Tubastraea coccinea (orange-cup coral) has been introduced to all continents except Antarctica and is thought to compete with native benthic invertebrates for space and to compromise their communities. The reduction of native sponges and native corals could also have significant flow-on effects for entire ecosystems.
Tubastraea coccinea (orange-cup coral) are non-reef building coral species that extend beautiful translucent tentacles at night (Hawaii Coral Reef Network 2005). The orange cup coral is a heterotroph (consumer) that does not contain zooxanthellae (endosymbiotic dinoflagellates or algae) as most corals do (Blomquist et al. 2006).
Native range: Tubastraea coccinea (orange-cup coral) is native to the Indo-Pacific region (Fenner and Banks 2004). Known introduced range: Caribbean (Fenner and Banks 2004), Asia, Africa, Australasia, Pacific, North America, Central America and South America.
The distribution in this summary table is based on all the information available. When several references are cited, they may give conflicting information on the status. Further details may be available for individual references in the Distribution Table Details section which can be selected by going to Generate Report.
T. coccinea (orange-cup coral) inhabit shaded vertical surfaces and caverns down to huge depths. Orange-cup-corals are also found in very cold water throughout the world (Hawaii Coral Reef Network, 2005). Orange-cup corals often dominate tropical habitats not occupied by other coral species, such as wrecks and cryptic reef habitats (Vermeij 2006). They also colonise artificial structures (Fenner and Banks, 2004; Sammarco et al., 2004) but experiments have demonstrated similar preferences for granite, cement, steel and tile (Creed and De Paula, 2007). In Brazil they are most abundant in the shallow sub-tidal zone at shallow depths between 0m and 3m (De Paula and Creed, 2004, 2005; Creed, 2006).
Nutrition Cup-coral species rely upon capturing zooplankton as food (Hawaii Coral Reef Network 2005).
Reproduction Tubastraea coccinea is hermaphroditic and produces planulae (flat, free-swimming, ciliated larva) asexually (ameiotically) (Ayre and Resing 1986). Gonads are unlikely to be involved in the asexual production of brooded larvae (Ayre and Resing 1986). It is able to form “runners” (a thin tissue outgrowth lacking polyps) which extend at a growth rate of up to 10.4cm per year until they encounter unoccupied patches of substratum. New polyps then form at the end of the runners (Vermeij 2005).
Lifecycle stages The reproductive age of the Tubastraea coccinea is around 1.5 years and growth averages at approximately 3cm² per year (Vermeij 2006). It increases in local abundance by reaching maturity at a small size and producing planula at an early age (Vaughan 1919; Van Moorsel 1989; Fenner and Banks 2004, in Vermeij 2006).
Introduction pathways to new locations Ship/boat hull fouling: Many colonies of Tubastraea coccinea (orange-cup coral) were found on the hulls of wrecked ships and sunken docks in shaded areas (Fenner and Banks, 2004), and on a ships hull in Brazil (Ferreira, 2003; Creed & Paula 2007). Translocation of machinery/equipment: Mobile platforms could have contributed to dispersal of Tubastraea coccinea (orange-cup coral) to the Gulf of Mexico oil and gas platforms (Fenner and Banks, 2004, Sammarco et al. 2004). In Brazil introduction was probably through oil and gas platforms (Ferreira, 2003; De Paula & Creed, 2005).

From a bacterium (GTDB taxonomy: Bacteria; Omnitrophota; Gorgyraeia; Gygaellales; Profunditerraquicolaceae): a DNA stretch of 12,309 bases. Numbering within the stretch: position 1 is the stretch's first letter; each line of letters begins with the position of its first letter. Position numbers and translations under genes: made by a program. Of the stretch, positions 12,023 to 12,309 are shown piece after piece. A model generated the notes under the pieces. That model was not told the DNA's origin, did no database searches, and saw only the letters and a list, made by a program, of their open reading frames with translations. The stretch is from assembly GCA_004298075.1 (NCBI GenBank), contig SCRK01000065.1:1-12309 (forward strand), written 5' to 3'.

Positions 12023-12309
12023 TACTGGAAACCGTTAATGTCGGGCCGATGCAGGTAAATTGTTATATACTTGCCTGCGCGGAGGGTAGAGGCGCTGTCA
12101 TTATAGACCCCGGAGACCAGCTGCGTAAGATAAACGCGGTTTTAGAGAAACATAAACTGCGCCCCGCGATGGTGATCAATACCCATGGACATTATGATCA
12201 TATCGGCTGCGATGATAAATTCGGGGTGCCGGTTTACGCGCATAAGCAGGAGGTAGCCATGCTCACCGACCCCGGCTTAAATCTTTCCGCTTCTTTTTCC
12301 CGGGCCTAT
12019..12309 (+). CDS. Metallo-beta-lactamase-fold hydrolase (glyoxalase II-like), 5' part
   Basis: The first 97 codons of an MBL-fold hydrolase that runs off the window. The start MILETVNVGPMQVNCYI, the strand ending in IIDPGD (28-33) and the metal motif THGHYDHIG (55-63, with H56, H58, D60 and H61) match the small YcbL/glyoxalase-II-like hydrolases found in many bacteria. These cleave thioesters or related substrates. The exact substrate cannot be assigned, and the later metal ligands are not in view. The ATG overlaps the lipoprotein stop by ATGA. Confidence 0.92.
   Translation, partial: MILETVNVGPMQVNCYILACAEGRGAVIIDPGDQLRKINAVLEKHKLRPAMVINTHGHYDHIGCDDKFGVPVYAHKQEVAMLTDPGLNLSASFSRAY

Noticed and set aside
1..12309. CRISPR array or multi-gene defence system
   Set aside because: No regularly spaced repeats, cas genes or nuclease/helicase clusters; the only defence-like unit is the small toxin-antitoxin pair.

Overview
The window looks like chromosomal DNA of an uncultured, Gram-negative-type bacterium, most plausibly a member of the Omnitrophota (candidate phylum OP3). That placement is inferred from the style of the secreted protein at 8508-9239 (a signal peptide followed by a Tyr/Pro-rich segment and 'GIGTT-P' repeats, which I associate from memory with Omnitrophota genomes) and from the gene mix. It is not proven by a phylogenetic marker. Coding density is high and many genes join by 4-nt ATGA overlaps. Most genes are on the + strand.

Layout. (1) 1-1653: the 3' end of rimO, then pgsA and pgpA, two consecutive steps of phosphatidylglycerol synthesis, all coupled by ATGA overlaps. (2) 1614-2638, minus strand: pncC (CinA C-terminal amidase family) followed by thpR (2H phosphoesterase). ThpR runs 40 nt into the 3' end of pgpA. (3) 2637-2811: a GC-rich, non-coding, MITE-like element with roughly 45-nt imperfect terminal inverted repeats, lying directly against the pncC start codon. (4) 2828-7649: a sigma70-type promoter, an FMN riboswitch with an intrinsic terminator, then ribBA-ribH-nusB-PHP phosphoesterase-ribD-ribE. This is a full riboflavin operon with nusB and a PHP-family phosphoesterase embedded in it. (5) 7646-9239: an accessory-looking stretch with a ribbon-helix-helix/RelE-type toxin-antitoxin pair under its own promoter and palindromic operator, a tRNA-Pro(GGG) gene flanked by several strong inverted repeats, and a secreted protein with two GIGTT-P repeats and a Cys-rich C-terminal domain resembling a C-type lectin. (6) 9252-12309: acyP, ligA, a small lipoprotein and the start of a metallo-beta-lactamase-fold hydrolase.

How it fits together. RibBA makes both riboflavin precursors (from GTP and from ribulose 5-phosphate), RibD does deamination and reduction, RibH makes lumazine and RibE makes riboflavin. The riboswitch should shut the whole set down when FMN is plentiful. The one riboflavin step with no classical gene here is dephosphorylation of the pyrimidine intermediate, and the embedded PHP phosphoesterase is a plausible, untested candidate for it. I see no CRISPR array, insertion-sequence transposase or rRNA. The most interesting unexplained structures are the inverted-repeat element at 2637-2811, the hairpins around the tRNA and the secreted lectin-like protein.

Local dispersal methods Natural dispersal (local):Tubastraea coccinea (orange-cup coral) larvae are competent for at least 14 days (Harrison & Wallace, 1990), although most settle within 1m of adults (Creed & Paula 2007).
Although Tubastraea coccinea (orange-cup coral) is listed on the Convention on International Trade in Endangered Species website and database (see Tubastraea coccinea in CITES species Database) it often competes with other benthic invertebrates for substratum space (Vermeij 2006). This may put native species at risk, particularly sponges and native corals. Local exclusion or extinction of such species may occur and the removal of the native corals may reduce the production of the entire ecosystem, compromising ecosystem functions (Creed 2006).
Due to the variable regulations around (de)registration of pesticides, your national list of registered pesticides or relevant authority should be consulted to determine which products are legally allowed for use in your country when considering chemical control. Pesticides should always be used in a lawful manner, consistent with the product's label.
Manual: In Brazil a control and eradication programme called “Projeto Coral-Sol” is removing Tubastraea coccinea from the environment (Joel Creed, pers.comm., 2007).
Ayre, D.J. and Resing, J.M. 1986. Sexual and asexual production of planulae in reef corals, Marine Biology 90: 187-190.
Blomquist, C.H., Lima, P.H., Tarrant,A.M., Atkinson,M.J. and Atkinson, S. 2006. 17ß-Hydroxysteroid dehydrogenase (17ß-HSD) in scleractinian corals and zooxanthellae, Comparative Biochemistry and Physiology, Part B 143: 397-403.
Guzman, H.M., Guevara, C.A. and Breedy, A.O. 2004. Distribution, diversity, and conservation of coral reefs and coral communities in the largest marine protected area of Pacific Panama (Coiba Island), Environmental Conservation 31(2): 111–121.
Harrison P.L. & Wallace, C.C. 1990. Reproduction, dispersal and recruitment of scleractinian corals. In: Dubinsky Z (ed) Ecosystems of the World: Coral Reefs. Elsevier Science, New York p 133-207.
Vermeij, M.J.A. 2005. A novel growth strategy allows Tubastrea coccinea to escape small-scale adverse conditions and start over again, Coral Reefs 24: 442.
Vermeij, M.J.A. 2006. Early life-history dynamics of Caribbean coral species on artificial substratum: the importance of competition, growth and variation in life-history strategy, Coral Reefs 25: 59-71.